After coaxing the boat above the snag, there was still no movement on the rod. At this point I was pretty sure that it was one-nil to Mr Carp and I had been done. As a last ditch attempt I used the landing net handle in the fashion of a match fishing disgorger to wrap round the line, feeling it down the line to the lake bed to establish what it was caught up on. After a few nudges at different angles, the obstruction broke free and emerged as a twig and a mussel shell entwined in a bird’s nest of my line! As I hand-retrieved the remaining line I felt an almighty tug across the palm of my hand – the fish was still on and I found myself in battle with the carp using an unorthodox hand-lining method. Jamie quickly reassembled the net in the event of some miracle that I’d manage to land the fish. A minute or so later the fish surfaced, no more than ten feet away and, on its flank, I saw a lone, giant scale. There was only one possible candidate, one of the proper gems known as the Big Sutton.

Playing the fish on this hand-line method from the boat, seemed to absorb the lunges of carp, giving us a chance to keep it on. A window of opportunity came and I gently pulled the fish in, praying the fractured GT80+ would stay intact, with Jamie poised net in hand. I shouted “scoop” to which Jamie replied “I can’t see the bloody thing.” After a further exchange of various expletives to one another, the carp was bundled safely into the net alongside a loud cry of relief!

I held the net with a huge smile as Jamie rowed us back, knowing the prize was a rare visitor to the bank and potentially a 50-pounder. Surrounded by a few other anglers, the weighing and photography gear was shared, whilst I looked in awe at the fish in the water. It looked huge in the net and that was confirmed when the scales read 49lb 2oz. I’d managed another mirror, another very big mirror – my luck had definitely changed and I was on cloud nine!

I couldn’t get back down to the lake until the following week, which happened to coincide with half-term. Unfortunately, I couldn’t use this week to fish as I was heading home to work for a few days to replenish my finances, so I could eat some proper food instead of rice and peas. The joys of student life, eh? I was travelling from Bristol to Sussex, so a pit stop on the Friday night for an overnighter seemed like a fine idea.

I managed to get to the lake around lunchtime to find it unsurprisingly busy – being the beginning of the weekend. So I opted to tuck myself away in a swim that controls a deep corner, where I had previously observed fish moving in and out of during some of my previous sessions. I hardly had any bait with me, as per usual, but being as I was just down until the next day, I put what little I had out over the rods at a range of about 40 yards – nice, light work with a catapult. I wasn’t overly confident of a bite due to the pressure on the lake – it was more of a case of just enjoying the evening and being there, with the outside chance of snaring something. However, at first light my lucky right-hand rod was away with the alarm wailing, and I found myself fighting a strong carp that was trying its very best to find sanctuary in the deep, snag-infested margin.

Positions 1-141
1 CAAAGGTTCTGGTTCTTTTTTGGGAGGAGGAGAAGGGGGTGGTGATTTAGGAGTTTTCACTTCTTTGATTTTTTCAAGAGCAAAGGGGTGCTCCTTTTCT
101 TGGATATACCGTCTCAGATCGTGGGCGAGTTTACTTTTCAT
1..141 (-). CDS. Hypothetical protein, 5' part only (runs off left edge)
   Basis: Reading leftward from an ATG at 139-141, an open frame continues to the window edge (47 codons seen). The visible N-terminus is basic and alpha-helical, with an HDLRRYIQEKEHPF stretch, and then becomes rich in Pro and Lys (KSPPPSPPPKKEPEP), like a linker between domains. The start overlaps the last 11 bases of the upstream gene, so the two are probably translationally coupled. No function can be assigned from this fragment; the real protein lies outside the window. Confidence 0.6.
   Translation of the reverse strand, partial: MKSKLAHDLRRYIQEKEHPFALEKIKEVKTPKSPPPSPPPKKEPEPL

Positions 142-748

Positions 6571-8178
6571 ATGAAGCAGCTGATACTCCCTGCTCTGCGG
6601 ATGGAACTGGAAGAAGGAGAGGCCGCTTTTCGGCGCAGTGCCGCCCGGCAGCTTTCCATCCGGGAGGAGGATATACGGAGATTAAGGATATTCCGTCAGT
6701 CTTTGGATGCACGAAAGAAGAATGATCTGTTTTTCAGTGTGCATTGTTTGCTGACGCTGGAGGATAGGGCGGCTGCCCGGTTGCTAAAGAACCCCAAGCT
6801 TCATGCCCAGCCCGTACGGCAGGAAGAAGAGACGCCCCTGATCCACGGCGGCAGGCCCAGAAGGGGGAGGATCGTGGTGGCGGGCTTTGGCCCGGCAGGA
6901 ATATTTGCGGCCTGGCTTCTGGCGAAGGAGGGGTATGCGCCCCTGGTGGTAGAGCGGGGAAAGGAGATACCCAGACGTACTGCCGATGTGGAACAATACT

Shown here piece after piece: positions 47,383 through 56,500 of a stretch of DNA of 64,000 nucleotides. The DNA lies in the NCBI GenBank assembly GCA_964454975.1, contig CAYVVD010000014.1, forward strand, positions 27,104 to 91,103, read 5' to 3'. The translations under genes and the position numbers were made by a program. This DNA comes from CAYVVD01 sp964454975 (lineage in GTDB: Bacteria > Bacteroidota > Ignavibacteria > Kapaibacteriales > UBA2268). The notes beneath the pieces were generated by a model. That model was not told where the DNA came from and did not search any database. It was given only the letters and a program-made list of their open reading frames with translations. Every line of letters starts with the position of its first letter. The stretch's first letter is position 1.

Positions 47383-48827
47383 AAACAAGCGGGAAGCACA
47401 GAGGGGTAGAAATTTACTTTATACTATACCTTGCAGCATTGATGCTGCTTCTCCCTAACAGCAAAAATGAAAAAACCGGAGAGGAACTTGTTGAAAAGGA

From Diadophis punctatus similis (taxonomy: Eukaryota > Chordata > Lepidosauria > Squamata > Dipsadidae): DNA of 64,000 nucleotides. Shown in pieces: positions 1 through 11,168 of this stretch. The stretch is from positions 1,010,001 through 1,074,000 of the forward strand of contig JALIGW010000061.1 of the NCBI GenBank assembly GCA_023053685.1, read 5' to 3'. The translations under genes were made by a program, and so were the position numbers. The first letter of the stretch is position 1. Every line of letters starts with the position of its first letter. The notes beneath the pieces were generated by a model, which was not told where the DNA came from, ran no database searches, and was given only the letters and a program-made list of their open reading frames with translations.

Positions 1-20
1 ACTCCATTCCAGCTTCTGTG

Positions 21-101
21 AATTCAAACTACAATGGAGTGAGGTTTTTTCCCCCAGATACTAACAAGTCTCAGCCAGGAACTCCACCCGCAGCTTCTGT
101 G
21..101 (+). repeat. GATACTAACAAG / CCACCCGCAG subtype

It was literally a game of tug of war in which I had to gain the upper hand, and quickly. I hauled it along the margin, clipping branches, whilst not giving it an inch to avoid the carp gaining sanctuary in the snags. Within a matter of a minute or so, I’d slipped the net under it. Through slightly blurry eyes, to my amazement, I had a rather large, dark grey mirror peering back at me. I really couldn’t believe my luck at this point. I had gone from an abnormally long streak of commons and ghosties, to a run of big mirrors – but I wasn’t about to start complaining at that. On the mat I was immediately drawn to the size of the carp’s wrist – it was longer than the length of my hand and it dawned on me that I had just landed another of the park’s finest mirrors, the Thick Wristed (such obvious name). I hoisted it up in the sling and just had to giggle to myself – 47lb 4oz, it was incredible!

One thing is always a constant in angling and that is that you cannot choose which ones pick up your hookbaits when they’re slung out in the middle – and 99% of time I wouldn’t want it any other way!